3. Mashed potatoes instead of ice cream

Since a company's real ice cream would quickly melt under the hot lights, it's replaced with mashed potatoes mixed with in with various food coloring. Advertisers still use an ice cream scoop to place the mashed potatoes in a bowl, and until now, we customers have been none the wiser.

4. Brown shoe polish to color hamburger buns

Side by side of shoe polish and a hamburger
Last & Lapel/RecipeTin Eats

Don't you hate it when you see a nice brown bun in commercials, but when you see them in the store they're pale in comparison? Well that's because food stylists rub brown shoe polish on the buns before the product is filmed.

But, it's not just the bun that's turned brown. Since the meat isn't cooked when it appears in commercials, advertisers also paint it brown to give it the just off the grill look.

5. Motor oil on pancakes

While advertisers want you to believe their stack of pancakes is drizzled in mouthwatering syrup, it wouldn't be wise to eat the prop used in the studio. That's because the pancakes are actually doused in motor oil instead.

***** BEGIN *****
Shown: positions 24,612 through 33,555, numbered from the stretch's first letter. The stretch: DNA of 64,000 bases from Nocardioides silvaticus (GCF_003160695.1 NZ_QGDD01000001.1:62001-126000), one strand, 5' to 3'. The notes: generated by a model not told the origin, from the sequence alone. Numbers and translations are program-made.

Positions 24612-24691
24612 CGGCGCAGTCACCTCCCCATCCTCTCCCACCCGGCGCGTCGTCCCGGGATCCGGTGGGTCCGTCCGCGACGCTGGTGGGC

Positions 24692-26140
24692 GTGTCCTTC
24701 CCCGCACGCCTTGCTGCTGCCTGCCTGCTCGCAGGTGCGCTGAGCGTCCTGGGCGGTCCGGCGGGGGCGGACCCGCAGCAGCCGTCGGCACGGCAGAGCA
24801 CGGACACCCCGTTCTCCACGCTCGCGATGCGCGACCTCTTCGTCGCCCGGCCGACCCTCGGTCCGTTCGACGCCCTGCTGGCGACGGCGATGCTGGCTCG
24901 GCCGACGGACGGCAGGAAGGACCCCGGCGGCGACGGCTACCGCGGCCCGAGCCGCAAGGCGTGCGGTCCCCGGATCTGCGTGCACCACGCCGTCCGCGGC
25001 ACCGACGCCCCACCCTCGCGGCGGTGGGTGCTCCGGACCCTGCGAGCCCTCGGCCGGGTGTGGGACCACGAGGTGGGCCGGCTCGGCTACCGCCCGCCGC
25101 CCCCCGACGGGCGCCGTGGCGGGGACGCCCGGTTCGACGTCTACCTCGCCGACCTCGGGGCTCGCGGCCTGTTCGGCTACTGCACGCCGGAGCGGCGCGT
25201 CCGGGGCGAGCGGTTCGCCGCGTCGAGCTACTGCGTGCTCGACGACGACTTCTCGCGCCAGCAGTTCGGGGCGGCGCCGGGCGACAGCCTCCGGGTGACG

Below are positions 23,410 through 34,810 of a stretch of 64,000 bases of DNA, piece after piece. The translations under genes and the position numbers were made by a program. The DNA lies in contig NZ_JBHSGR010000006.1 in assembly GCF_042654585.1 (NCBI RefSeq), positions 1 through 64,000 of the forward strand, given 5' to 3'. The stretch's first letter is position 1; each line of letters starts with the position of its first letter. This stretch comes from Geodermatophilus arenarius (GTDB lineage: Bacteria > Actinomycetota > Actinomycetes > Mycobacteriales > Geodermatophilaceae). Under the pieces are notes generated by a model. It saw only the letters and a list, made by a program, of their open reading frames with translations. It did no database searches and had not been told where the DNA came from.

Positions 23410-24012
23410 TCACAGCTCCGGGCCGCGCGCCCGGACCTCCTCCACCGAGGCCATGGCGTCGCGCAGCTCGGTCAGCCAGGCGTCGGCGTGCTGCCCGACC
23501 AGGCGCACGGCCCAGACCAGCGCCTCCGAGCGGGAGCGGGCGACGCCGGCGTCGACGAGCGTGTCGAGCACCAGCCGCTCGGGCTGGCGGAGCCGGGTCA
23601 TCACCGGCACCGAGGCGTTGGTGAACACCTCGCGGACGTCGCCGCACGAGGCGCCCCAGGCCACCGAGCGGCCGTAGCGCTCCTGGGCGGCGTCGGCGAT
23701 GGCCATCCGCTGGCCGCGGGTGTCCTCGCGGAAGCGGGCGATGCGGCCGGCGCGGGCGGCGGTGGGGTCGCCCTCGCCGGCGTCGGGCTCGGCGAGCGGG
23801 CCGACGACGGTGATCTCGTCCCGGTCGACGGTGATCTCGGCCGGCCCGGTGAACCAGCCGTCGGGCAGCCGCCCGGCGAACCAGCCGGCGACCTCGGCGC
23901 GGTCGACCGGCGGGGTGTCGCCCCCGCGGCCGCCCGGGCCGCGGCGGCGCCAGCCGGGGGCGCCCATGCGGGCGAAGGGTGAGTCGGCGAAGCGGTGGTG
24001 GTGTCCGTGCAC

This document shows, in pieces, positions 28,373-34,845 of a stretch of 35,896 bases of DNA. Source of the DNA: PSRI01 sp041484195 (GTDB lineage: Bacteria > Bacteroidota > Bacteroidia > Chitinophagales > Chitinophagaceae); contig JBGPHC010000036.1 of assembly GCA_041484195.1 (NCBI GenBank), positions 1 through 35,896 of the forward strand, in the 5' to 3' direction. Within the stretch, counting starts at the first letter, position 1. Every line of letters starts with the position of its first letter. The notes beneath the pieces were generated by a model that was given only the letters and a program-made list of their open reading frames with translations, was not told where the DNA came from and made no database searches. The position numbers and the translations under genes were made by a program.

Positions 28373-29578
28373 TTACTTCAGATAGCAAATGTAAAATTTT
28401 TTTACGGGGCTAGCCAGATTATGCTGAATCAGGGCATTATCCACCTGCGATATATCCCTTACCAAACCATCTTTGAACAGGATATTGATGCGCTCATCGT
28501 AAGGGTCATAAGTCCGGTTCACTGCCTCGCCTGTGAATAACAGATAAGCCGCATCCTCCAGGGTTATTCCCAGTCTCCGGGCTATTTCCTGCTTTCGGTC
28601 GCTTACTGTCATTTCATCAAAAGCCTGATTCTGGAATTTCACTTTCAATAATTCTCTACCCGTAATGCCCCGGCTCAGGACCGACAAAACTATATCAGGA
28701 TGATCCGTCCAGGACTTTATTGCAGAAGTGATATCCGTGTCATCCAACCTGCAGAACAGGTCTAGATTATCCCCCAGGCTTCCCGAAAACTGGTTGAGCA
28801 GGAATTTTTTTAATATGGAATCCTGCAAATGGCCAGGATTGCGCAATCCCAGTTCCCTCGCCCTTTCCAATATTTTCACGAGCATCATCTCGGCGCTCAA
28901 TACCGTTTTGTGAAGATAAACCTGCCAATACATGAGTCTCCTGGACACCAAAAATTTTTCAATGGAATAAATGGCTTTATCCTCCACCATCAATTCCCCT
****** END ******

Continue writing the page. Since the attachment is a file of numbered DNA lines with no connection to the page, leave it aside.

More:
This change is due to the fact real syrup would soak the pancakes, making them soggy and unpresentable. When they use motor oil, the condiment just glistens on top.

6. Cardboard inside of cake

Since cake should be a moist desert, if it's put on a plate too long, it's bound to crumble. By putting pieces of cardboard between the slices ( which are kept in place by toothpicks), the cake slice is able to keep its form and entice sugar-fiend crowds.

7. Glucose syrup on top of Chinese noodles

Once noodles are cooked, they tend to dry out shortly after, so food stylists glaze glucose syrup on top of it to keep it looking like it's ready to be devoured.